Last week, The Beard announced that the Fed may think about considering possibly easing back a tiny bit on the cash infusion life support it's been administering to the economy – just as David Galland predicted in our Daily Dispatch ten days ago – precipitating a global selloff.
Some analysts seemed to see the over $60 drop in our favorite metal as confirmation of their predictions that gold was slated to go lower. It seems a bit myopic to me to attach a great deal of meaning to gold's retreat when everything was in full-flight panic mode. This wasn't about gold, but about the global economy itself.
It's really quite striking that investors of almost every stripe around the world reacted so violently to the Fed's timid suggestion that it might be time to start thinking of easing back on the money printing. The message was loud and clear: an economic "recovery" that can't stand even the suggestion of reduced subsidy is not a recovery at all.
It's as though the world's heart had stopped, and while everyone thought government was administering shock paddles to get it going again, it actually put the patient on total bypass. The world's economic heart was neither fixed nor replaced, but set aside as government switched over to pumping cash blood directly through the arteries of the economy. And now they can't stop.
The violent reaction to the mere suggestion of tapering that artificial blood flow is an unmistakable and undeniable admission that the emperor has no clothes.
But of course, in the real world, if a plucky little boy did declare that the emperor had no clothes, few people would see the truth that had been before them all along. Instead, the boy would be tackled by a number of large, gun-toting thugs and dragged off, never to be seen again. Everyone within earshot would suddenly find themselves subject to government "help" from guys with white suits, rubber trucks, and no sense of humor. The parade would go on, or try to go on, just as it is in our world today.
Meanwhile, the junior resource sector has been so beaten up, people are starting to compare the current market to the "nuclear winter" of the late 1990s. But as Andrey Dashkov shows below, we are still far from the complete market capitulation of those days. And that means that buyers must still beware, sticking to the best of the best – with plenty of cash in the bank to weather the storm.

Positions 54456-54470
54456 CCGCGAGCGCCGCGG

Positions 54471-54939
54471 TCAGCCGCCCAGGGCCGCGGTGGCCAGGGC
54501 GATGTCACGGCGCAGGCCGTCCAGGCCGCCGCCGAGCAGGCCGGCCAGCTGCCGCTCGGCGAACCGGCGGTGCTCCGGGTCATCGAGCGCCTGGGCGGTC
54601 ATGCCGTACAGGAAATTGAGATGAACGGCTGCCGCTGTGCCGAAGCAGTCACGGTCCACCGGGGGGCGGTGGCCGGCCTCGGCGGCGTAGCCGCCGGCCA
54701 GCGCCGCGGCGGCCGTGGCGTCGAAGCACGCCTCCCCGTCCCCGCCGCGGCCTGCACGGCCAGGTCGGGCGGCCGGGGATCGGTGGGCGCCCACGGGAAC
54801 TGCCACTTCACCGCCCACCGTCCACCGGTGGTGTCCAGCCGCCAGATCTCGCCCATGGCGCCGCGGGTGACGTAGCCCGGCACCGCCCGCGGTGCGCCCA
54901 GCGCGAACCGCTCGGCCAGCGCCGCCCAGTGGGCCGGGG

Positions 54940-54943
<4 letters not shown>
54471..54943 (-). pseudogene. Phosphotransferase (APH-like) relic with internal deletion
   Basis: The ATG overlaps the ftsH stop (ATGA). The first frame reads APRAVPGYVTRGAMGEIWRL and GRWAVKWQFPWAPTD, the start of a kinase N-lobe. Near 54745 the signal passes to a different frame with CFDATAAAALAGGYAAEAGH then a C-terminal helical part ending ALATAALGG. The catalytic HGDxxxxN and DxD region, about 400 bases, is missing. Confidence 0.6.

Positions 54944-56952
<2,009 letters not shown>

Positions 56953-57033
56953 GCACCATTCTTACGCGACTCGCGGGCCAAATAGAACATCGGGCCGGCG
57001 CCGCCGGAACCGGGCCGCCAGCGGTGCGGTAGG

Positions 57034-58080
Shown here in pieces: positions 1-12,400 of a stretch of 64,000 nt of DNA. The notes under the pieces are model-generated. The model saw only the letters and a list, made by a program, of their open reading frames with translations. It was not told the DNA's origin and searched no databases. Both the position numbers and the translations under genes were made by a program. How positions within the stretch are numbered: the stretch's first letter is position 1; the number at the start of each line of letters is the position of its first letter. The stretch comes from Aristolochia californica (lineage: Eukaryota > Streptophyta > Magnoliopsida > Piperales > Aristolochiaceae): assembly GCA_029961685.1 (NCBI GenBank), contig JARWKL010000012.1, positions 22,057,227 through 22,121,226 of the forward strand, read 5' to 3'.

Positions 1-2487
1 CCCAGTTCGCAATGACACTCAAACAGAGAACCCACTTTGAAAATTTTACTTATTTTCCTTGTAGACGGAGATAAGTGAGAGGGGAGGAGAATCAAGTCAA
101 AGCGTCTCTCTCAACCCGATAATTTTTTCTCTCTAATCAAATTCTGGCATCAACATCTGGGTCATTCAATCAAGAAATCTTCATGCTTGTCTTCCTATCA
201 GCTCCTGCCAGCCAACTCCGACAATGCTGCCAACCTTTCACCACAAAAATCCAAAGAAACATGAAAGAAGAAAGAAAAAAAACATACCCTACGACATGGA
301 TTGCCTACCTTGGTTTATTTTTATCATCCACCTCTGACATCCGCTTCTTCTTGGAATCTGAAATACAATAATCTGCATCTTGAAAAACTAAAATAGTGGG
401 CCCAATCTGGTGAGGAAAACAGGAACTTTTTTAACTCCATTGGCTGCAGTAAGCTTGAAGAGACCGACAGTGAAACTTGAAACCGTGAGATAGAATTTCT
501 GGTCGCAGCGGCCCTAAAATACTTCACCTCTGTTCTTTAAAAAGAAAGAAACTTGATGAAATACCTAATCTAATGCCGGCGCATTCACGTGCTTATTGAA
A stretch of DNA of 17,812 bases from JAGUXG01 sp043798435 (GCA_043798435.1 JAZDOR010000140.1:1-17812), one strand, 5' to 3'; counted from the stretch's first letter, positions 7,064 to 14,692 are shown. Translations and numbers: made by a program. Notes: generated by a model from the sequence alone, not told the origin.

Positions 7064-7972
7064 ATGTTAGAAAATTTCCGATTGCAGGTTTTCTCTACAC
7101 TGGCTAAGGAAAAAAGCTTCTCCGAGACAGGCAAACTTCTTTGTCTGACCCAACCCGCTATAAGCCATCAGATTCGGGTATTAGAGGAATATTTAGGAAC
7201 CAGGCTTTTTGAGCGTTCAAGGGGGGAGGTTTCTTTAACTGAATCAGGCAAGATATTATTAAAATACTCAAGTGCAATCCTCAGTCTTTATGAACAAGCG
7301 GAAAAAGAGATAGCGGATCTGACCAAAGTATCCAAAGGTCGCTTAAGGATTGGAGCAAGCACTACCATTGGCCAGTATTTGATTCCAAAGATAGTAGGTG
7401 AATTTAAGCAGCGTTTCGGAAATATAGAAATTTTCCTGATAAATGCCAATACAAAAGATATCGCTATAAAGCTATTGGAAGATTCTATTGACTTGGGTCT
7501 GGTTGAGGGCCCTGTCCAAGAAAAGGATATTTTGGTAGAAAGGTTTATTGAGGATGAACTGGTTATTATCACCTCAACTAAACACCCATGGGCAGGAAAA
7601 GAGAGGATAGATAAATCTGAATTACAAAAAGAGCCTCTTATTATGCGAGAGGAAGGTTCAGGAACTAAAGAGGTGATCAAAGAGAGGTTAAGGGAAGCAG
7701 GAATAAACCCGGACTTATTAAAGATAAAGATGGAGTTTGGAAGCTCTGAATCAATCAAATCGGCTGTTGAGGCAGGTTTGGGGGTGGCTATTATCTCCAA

Senior Metals Investment Strategist
|Rock & Stock Stats||
One Month Ago
One Year Ago
|Gold Producers (GDX)||24.90||27.32||44.82|
|Gold Junior Stocks (GDXJ)||9.50||10.84||19.33|
|Silver Stocks (SIL)||11.73||13.29||18.68|
|TSX (Toronto Stock Exchange)||11,995.66||12,742.43||11, 408.32|
The late 1990s for the resource sector was so challenging that it is now often referred to as the "nuclear winter" of the industry. Some analysts are comparing our current circumstances to that period, while others purport we haven't hit bottom yet.
In its Business Risks in Mining and Metals 2013-2014 report, Ernst and Young states that capital allocation and access is now the number-one challenge the resource sector is facing. While production-stage companies are rationing capital expenditures to meet long-term goals, the juniors don't have this luxury; they need to raise money just to keep the lights on.
The report says the current situation is the worst market in ten years. Since International Speculator deals mostly with the early-stage companies, we set out to see exactly how bad it is.
To do that, we pulled data on 10,521 private placements (PPs) closed by TSX-V-listed metals and mining companies since January 1, 1999 and compared the financing market now to the infamous "nuclear winter." Here's what we found.